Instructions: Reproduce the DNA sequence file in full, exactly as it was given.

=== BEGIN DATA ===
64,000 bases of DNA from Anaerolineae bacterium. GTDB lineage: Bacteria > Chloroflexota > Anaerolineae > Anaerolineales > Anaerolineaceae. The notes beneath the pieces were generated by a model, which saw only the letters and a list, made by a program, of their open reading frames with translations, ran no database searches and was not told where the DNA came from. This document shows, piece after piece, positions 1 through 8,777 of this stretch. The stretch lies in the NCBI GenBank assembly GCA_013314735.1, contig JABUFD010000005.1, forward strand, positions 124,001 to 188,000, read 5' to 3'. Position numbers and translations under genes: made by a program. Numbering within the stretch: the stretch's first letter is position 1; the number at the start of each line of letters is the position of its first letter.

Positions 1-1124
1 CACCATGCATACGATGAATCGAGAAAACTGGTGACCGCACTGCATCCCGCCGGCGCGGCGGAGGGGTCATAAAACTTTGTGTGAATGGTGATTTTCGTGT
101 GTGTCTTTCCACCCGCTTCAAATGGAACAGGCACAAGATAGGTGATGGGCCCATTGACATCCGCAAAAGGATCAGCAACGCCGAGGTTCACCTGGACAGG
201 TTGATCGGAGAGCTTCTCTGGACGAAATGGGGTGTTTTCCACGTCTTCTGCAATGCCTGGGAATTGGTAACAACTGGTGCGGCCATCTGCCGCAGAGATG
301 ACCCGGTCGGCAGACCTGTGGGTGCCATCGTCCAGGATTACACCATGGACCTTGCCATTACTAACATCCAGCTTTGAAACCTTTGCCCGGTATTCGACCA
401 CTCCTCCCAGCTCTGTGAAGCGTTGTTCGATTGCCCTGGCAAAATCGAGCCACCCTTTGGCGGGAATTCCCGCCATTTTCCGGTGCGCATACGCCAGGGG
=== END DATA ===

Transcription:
64,000 bases of DNA from Anaerolineae bacterium. GTDB lineage: Bacteria > Chloroflexota > Anaerolineae > Anaerolineales > Anaerolineaceae. The notes beneath the pieces were generated by a model, which saw only the letters and a list, made by a program, of their open reading frames with translations, ran no database searches and was not told where the DNA came from. This document shows, piece after piece, positions 1 through 8,777 of this stretch. The stretch lies in the NCBI GenBank assembly GCA_013314735.1, contig JABUFD010000005.1, forward strand, positions 124,001 to 188,000, read 5' to 3'. Position numbers and translations under genes: made by a program. Numbering within the stretch: the stretch's first letter is position 1; the number at the start of each line of letters is the position of its first letter.

Positions 1-1124
1 CACCATGCATACGATGAATCGAGAAAACTGGTGACCGCACTGCATCCCGCCGGCGCGGCGGAGGGGTCATAAAACTTTGTGTGAATGGTGATTTTCGTGT
101 GTGTCTTTCCACCCGCTTCAAATGGAACAGGCACAAGATAGGTGATGGGCCCATTGACATCCGCAAAAGGATCAGCAACGCCGAGGTTCACCTGGACAGG
201 TTGATCGGAGAGCTTCTCTGGACGAAATGGGGTGTTTTCCACGTCTTCTGCAATGCCTGGGAATTGGTAACAACTGGTGCGGCCATCTGCCGCAGAGATG
301 ACCCGGTCGGCAGACCTGTGGGTGCCATCGTCCAGGATTACACCATGGACCTTGCCATTACTAACATCCAGCTTTGAAACCTTTGCCCGGTATTCGACCA
401 CTCCTCCCAGCTCTGTGAAGCGTTGTTCGATTGCCCTGGCAAAATCGAGCCACCCTTTGGCGGGAATTCCCGCCATTTTCCGGTGCGCATACGCCAGGGG